Photo Credit: Avi Ohayon / GPO
President Joe Biden meets with Prime Minister Naftali Bennett in the oval office, August 27, 2021.

Are you planning to be in Jerusalem this Wednesday? If so, you may want to rethink those plans. Think ‘traffic jams.’

President Joe Biden is expected to arrive at Ben Gurion International Airport late Wednesday afternoon.

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But the traffic snarl expected to result from his visit will start much earlier in the day as police begin to shut down major arteries to allow his motorcade to pass through safely.

Many roads in the capital will be entirely shut down during Biden’s 48-hour visit. All private aircraft (including drones) will be banned from the airspace in and around the airport and the capital.

Biden is expected to tour various security systems — including an Iron Dome aerial defense missile battery, and the new Iron Beam laser rocket defense system — at the airport itself, so as to shorten precious travel time and ease traffic conditions.

The president will then travel to Jerusalem and will visit the Yad Vashem Holocaust Memorial center.

Route 1 — also known as the Jerusalem-Tel Aviv Highway, will be closed between the airport-area Shapirim Interchange, and the entrance to Jerusalem, police said. Traffic will be rerouted to Routes 44, 444 and 443.

Traffic around King David Street, where Biden and his entourage will be staying, is likely to be snarled at best, shut down temporarily off and on throughout the visit.

But police said they expect traffic disruptions to ripple across the entire central district, with roadblocks distributed throughout.

Police control centers and hotlines are to be activated from Wednesday through Friday, police said.

Security arrangements for the visit, officially titled “Blue Shield 3,” are set to include more than 16,000 police officers, Border Police officers and volunteers.

The main highway connecting Jerusalem and Tel Aviv is expected to close for hours in both directions beginning early Wednesday afternoon.

On Thursday, Biden’s schedule is packed with meetings: caretaker Prime Minister Yair Lapid, Alternate Prime Minister Naftali Bennett, President Isaac Herzog and Opposition leader Benjamin Netanyahu are on the list. The president will also deliver remarks at the opening of the Maccabiah Jewish Olympic Games on Thursday evening.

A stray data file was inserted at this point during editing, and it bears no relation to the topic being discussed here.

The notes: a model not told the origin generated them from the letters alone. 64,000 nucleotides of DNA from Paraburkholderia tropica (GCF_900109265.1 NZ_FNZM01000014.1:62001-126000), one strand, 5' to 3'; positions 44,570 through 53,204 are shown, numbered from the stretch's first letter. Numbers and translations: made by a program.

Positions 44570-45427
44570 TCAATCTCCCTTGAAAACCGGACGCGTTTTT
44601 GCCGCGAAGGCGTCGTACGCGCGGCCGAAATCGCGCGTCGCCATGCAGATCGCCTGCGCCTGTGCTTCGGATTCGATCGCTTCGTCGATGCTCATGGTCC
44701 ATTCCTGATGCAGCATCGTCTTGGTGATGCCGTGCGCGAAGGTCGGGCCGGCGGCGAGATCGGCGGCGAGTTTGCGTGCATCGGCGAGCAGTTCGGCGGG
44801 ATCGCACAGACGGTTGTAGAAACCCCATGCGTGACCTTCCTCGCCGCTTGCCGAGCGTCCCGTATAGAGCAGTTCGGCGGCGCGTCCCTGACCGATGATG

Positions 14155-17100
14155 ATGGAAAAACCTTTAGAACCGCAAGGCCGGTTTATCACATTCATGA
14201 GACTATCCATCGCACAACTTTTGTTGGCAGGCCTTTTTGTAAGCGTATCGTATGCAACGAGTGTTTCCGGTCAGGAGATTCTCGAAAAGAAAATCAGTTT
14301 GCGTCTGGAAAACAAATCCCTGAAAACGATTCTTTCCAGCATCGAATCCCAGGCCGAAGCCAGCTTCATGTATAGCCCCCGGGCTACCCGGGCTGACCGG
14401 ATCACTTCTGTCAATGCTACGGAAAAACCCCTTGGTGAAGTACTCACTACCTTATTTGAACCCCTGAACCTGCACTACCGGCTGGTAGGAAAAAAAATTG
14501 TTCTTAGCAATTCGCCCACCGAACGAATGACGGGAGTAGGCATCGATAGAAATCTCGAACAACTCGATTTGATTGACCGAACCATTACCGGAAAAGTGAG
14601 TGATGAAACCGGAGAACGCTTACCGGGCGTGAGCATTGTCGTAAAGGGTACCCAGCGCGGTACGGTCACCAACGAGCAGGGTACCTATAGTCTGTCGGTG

Biden is scheduled to visit the Augusta Victoria Hospital on the Mount of Olives, where the Arab healthcare system works hand in hand with Israeli healthcare providers. He will then travel to the Palestinian Authority city of Bethlehem, a three-minute distance from Jerusalem’s southern outskirts, where he will meet with Palestinian Authority leader Mahmoud Abbas.

Biden will depart Friday afternoon from Ben Gurion International Airport on a direct flight to Jeddah to attend the Gulf Cooperation Council regional summit in Saudi Arabia.

“We’ve worked with Israel, Egypt, Qatar and Jordan to maintain the peace without permitting terrorists to rearm,” the president wrote in a Washington Post op-ed published Saturday.

“We also rebuilt US ties with the Palestinians. Working with Congress, my administration restored approximately $500 million in support for Palestinians, while also passing the largest support package for Israel — over $4 billion — in history,” he wrote, and claimed credit for the first direct conversation in five years this weekend in a phone call between Lapid and Abbas.

“On Friday, I will be the first president to fly from Israel to Jeddah, Saudi Arabia,” he wrote, calling the flight a “small symbol of the budding relations and steps toward normalization between Israel and the Arab world, which my administration is working to deepen and expand.

“In Jeddah, leaders from across the region will gather, pointing to the possibility of a more stable and integrated Middle East, with the United States playing a vital leadership role,” he wrote.

Biden ended his op-ed with the observation that he will be “the first president to visit the Middle East since 9/11 without US troops engaged in a combat mission there,” adding, “It’s my aim to keep it that way.”

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Hana Levi Julian is a Middle East news analyst with a degree in Mass Communication and Journalism from Southern Connecticut State University. A past columnist with The Jewish Press and senior editor at Arutz 7, Ms. Julian has written for Babble.com, Chabad.org and other media outlets, in addition to her years working in broadcast journalism.